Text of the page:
After an embarrassing interview with ITV, Theresa May has bottled it on the final day of her campaign. The Conservative leader became the first serving prime minister in comparable history to refuse interviews with both Channel 4 News and BBC Radio 2 during a general election.
Channel 4 anchor Jon Snow said the broadcaster had been asking May for weeks. But she is the only prime minister in at least 30 years to duck the media appearance:
In 7 General Elections as anchor @Channel4News, after weeks of requests,Theresa May is the first serving PM to refuse me an interview why?
— Jon Snow (@jonsnowC4) June 6, 2017
After immense online pressure, May has now U-turned and agreed to an interview with Snow in the afternoon of 6 June.
But, in a similar vein, BBC presenter Jeremy Vine pointed out that May is now the first sitting Prime Minister in 40 years to hide from a Radio 2 appearance:
For the record, this is the first election in 40 years where the Prime Minister has not appeared to be interviewed on @BBCRadio2
— Jeremy Vine (@theJeremyVine) June 7, 2017
On 6 June, May faced widespread ridicule for telling ITV‘s Julie Etchingham that the naughtiest thing she has ever done is “run through the fields of wheat” because “the farmers weren’t too pleased”.
Now, she has apparently bottled yet more media appearances, this time with BBC Radio 2. On her final campaign day, May’s team has minimalised risk with a tour around “quintessential” Conservative heartland the south-east, along with the Midlands.
The south-east is the only area other than London to have experienced a recovery since the financial crash. The rest of the country isn’t any better off since 2007, and some areas like Yorkshire are in outright depression.
The sitting Prime Minister did tour Smithfield market in London very early in the morning on 7 June. But she was heckled with cries of “Vote Labour” and “end police cuts” from local butchers.
Hiding from scrutiny
In an unprecedented move, May has ducked a standard electoral interview with the BBC. But these are not isolated incidents. May’s campaign has largely been defined by avoiding as much scrutiny as possible. The Conservative leader has hidden from not only the public and journalists, but also opposition leaders in refusing to debate. Among the many examples of such behaviour are the following:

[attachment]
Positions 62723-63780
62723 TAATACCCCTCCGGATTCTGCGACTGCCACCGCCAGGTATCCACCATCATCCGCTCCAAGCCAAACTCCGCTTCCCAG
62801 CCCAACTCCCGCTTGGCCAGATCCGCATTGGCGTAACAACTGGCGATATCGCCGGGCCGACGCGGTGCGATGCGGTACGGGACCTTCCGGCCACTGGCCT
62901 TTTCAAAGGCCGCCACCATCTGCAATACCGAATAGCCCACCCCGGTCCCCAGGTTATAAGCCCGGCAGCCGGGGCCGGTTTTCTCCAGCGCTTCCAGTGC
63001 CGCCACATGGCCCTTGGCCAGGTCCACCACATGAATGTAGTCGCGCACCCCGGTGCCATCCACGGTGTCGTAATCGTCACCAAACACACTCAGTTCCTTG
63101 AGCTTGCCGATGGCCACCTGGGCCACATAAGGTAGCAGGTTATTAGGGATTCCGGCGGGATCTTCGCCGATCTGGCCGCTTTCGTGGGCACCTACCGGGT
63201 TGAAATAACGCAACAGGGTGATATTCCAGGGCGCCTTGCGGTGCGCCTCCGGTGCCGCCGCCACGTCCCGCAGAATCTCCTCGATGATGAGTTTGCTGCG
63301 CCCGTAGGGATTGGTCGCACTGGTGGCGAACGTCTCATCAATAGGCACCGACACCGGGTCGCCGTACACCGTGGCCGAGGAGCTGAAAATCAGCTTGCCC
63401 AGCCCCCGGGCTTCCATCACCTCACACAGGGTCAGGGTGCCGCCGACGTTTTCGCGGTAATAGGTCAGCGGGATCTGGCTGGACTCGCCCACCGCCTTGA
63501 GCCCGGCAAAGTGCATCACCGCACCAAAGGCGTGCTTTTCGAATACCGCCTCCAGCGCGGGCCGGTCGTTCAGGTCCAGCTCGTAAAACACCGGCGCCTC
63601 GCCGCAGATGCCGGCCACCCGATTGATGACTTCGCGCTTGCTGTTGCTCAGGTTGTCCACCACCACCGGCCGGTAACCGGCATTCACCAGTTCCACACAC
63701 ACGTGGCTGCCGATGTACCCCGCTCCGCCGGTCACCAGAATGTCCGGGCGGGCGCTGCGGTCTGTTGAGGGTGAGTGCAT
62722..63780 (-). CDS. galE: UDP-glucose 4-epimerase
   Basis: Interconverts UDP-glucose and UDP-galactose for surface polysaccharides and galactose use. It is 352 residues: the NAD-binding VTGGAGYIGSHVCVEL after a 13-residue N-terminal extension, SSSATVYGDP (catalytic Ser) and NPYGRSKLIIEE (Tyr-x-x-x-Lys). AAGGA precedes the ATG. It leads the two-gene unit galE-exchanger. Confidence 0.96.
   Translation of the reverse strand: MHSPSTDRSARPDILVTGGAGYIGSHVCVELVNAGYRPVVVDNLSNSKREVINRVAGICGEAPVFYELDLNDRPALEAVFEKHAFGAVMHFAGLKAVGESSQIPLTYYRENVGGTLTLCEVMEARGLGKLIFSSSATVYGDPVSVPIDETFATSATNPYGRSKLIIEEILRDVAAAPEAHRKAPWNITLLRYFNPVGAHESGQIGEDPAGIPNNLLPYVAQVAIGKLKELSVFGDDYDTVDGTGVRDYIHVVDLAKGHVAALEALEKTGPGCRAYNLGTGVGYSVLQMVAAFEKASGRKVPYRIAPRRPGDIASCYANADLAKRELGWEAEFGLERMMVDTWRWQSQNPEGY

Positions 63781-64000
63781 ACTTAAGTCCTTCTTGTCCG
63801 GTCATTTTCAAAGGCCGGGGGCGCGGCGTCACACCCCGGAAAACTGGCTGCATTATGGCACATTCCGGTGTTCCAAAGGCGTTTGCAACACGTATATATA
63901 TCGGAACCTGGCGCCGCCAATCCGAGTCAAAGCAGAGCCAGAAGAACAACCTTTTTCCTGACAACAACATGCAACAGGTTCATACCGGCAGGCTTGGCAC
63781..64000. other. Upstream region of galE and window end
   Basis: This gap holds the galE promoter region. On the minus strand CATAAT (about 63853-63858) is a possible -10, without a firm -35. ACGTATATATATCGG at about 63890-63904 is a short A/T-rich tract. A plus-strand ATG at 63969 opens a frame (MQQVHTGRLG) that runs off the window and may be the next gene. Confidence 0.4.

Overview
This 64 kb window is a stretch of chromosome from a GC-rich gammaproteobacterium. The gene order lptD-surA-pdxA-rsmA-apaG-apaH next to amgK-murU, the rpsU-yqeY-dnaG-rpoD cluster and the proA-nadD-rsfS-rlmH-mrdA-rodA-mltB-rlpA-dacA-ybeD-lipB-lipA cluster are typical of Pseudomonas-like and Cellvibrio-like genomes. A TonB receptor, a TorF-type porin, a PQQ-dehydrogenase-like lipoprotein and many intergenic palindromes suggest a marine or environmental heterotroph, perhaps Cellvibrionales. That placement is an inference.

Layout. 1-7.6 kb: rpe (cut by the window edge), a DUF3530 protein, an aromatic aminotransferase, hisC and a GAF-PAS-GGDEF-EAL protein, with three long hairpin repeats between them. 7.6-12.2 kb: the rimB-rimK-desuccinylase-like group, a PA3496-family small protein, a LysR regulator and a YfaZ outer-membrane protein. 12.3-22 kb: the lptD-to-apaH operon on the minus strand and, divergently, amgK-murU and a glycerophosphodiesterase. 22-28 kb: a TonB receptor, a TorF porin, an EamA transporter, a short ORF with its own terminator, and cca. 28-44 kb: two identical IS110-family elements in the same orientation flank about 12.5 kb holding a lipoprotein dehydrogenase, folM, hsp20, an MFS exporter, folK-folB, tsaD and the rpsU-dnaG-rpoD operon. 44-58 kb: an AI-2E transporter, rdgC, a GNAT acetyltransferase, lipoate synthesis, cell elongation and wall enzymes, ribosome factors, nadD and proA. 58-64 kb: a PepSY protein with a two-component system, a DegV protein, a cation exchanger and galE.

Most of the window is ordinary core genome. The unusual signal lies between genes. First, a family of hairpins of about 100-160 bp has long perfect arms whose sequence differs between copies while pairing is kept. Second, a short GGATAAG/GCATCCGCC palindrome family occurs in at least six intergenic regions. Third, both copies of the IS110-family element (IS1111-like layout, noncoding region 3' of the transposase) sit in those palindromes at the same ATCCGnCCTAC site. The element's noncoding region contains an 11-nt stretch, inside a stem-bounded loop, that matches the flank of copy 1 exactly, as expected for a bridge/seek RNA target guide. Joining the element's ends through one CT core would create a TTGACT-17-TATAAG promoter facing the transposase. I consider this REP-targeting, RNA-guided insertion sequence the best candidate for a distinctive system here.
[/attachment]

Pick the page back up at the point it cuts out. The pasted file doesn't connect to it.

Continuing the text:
- In Cornwall, the local press reported “media were locked in a room and banned from filming” at May’s campaign event.
- At campaign rallies across the country, like Harrow and Bristol, May has apparently only answered questions from handpicked journalists and the Conservative Party faithful.
- May pulled out of Woman’s Hour.
- The Tory leader refused every single local BBC Radio interview request. Our public service broadcaster covered for her, and the news only broke when a whistleblower inside the BBC anonymously messaged journalist Owen Jones.
- May refused to debate Jeremy Corbyn head-to-head, in The Battle for Number 10 and the BBC Question Time election special.
- May has been forced to use stage-managed photos to portray a handful of Conservative activists as a large crowd.
By contrast, Corbyn has run a campaign that even Sun journalists have lauded as “refreshing”. In Gateshead on 5 June, thousands of people couldn’t get into a Corbyn rally. So they stormed the event like a music festival:
Over 5,000 people can't get in to Labour Party rally in Gateshead tonight. Here's people trying to get near to hear Corbyn's speech inside. pic.twitter.com/m5cghbRhvo
— Aaron Bastani (@AaronBastani) June 5, 2017
Even Corbyn’s critics agree he has run an open and democratic campaign. Whereas the Conservative leader has avoided accountability as frequently as possible, aided by the Tory press and often the BBC. Now, May has become the first sitting prime minister in 40 years to bottle out of a BBC Radio 2 interview. It all suggests May is abjectly unable to defend the Conservatives’ shocking record in office.
– Get out and vote on 8 June – that’s this Thursday. And encourage others to do the same.
– Discuss the key policy issues with family members, colleagues and neighbours. And organise! Join (and participate in the activities of) a union, an activist group, and/or a political party.
– See more Canary articles on the 2017 general election.
– Support The Canary if you value the work we do.
Featured image via YouTube
Update: This article was updated on 7 June at 18:24 to reflect that May has now accepted an interview with Snow, and on 8 June at 16:45 to reflect the fact that May refused BBC Radio interview requests rather than pulling out of them.
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